Lower seat height, and 650 cc's are the DR's strong points--no replacement for displacement. That said, the WR's motor and 6 speed transmission didn't slow us down a bit. However, the DR bottomed out a few times on big rocks that the extra height on the WR allowed me to roll over. (We both were carrying roughly the same load.) The WR's stock suspension is much, much better than the DR. The fuel injection worked flawlessly while we had some carb issues with the DR. We both fell numerous times, and the DR was much harder to pick up. The DR's tail light rattled itself to death, the right side body panel melted and somewhere along the line the horn died as well. Worst of all, the clutch disintegrated in the middle of a wet dry lake...

The only issue I had with the WR was that the chain wore out and wore through the chain guard and slightly into the swingarm, but that was user error--I got complacent after the first 4000 miles and stopped checking the chain slack.

There's a lot of good things about the DR650--it's definitely fun to ride, but you'd have to spend a good chunk of money and time to get it in the same offroad touring trim as the WR, and it's still going to be heavy and low. I'd pick the WR 10 times out of 10.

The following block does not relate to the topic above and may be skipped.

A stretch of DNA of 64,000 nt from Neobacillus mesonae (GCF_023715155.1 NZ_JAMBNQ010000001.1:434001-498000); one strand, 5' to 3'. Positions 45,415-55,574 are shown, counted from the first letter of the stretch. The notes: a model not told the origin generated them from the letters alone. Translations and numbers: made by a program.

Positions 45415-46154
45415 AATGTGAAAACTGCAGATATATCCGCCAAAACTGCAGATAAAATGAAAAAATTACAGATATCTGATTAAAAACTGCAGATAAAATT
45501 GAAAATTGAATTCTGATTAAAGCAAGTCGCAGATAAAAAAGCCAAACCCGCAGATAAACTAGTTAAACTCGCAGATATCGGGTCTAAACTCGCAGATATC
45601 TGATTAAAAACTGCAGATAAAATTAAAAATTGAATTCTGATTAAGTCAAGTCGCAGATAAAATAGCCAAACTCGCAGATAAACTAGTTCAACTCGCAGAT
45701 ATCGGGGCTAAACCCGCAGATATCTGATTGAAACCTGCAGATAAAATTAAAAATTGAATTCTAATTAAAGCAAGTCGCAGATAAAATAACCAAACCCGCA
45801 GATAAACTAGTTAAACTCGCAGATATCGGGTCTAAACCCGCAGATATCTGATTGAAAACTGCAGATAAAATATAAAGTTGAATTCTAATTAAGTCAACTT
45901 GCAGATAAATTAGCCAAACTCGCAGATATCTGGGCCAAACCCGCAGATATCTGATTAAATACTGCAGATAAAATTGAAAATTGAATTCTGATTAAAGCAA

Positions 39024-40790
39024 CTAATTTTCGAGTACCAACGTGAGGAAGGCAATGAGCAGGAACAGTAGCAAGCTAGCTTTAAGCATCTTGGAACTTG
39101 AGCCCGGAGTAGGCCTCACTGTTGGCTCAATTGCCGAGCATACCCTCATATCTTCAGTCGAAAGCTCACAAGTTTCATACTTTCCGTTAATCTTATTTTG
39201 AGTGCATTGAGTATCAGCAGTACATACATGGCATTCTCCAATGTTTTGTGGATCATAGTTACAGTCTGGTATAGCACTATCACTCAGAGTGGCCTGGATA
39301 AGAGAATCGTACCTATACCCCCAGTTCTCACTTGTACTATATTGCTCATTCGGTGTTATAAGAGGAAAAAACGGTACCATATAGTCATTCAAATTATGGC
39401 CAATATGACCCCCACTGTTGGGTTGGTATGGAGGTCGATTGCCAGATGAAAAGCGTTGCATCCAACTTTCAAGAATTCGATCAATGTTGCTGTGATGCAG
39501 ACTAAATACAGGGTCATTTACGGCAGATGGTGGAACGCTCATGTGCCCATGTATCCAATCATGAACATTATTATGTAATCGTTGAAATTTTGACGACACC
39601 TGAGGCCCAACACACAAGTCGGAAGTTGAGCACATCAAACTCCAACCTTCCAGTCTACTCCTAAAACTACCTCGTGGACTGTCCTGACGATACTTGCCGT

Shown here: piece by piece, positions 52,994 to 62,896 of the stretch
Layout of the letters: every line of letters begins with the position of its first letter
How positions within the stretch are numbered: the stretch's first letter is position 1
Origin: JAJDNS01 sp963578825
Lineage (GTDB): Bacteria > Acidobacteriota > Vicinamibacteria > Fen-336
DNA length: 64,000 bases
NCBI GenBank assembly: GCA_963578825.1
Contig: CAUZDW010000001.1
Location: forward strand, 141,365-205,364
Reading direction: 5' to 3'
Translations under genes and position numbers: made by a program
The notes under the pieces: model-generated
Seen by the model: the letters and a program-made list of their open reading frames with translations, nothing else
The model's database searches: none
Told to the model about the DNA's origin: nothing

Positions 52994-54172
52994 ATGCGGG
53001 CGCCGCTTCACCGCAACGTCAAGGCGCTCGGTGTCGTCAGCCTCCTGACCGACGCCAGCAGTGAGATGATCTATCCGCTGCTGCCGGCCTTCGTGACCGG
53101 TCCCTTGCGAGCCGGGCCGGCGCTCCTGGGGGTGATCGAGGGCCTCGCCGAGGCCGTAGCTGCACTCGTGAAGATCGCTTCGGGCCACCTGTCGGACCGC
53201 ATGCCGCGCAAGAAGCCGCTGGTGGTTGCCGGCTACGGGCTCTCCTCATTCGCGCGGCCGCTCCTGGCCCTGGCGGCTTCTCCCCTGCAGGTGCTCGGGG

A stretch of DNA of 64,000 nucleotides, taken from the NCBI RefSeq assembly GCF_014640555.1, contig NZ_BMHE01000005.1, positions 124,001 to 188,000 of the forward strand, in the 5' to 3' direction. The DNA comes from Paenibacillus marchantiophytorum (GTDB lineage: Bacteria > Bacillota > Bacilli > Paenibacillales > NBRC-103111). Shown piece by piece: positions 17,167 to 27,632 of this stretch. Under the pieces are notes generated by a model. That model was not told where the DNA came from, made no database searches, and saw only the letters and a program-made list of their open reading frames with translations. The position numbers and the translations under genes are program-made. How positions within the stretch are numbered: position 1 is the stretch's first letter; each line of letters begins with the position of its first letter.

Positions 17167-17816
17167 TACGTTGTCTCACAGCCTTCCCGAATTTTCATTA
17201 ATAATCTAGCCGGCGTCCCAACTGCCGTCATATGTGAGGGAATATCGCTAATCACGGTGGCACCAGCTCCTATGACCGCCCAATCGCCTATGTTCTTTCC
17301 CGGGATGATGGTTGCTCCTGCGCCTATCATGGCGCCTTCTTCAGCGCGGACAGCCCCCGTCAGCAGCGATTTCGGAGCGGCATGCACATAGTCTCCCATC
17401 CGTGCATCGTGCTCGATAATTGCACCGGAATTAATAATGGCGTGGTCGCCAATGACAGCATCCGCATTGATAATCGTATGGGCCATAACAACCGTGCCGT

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Old 02-17-2013, 07:30 AM   #30
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The WR seems to be winning...

With the (uninvited) DRZ400 siphoning a few votes from both.

There is some pretty strong sentiment here. Maybe it's time to gauge the true loyalty of the WR proponents. Since the WR will cost me significantly more than the DR, how about we rehear the testimony with a $$$ PayPal contribution attached to each post?

I suppose it's time to start reading the WR250R thread to get an understanding of how mine would evolve.

Oh, and maybe I need to mention the pending 6 week absence to wifey.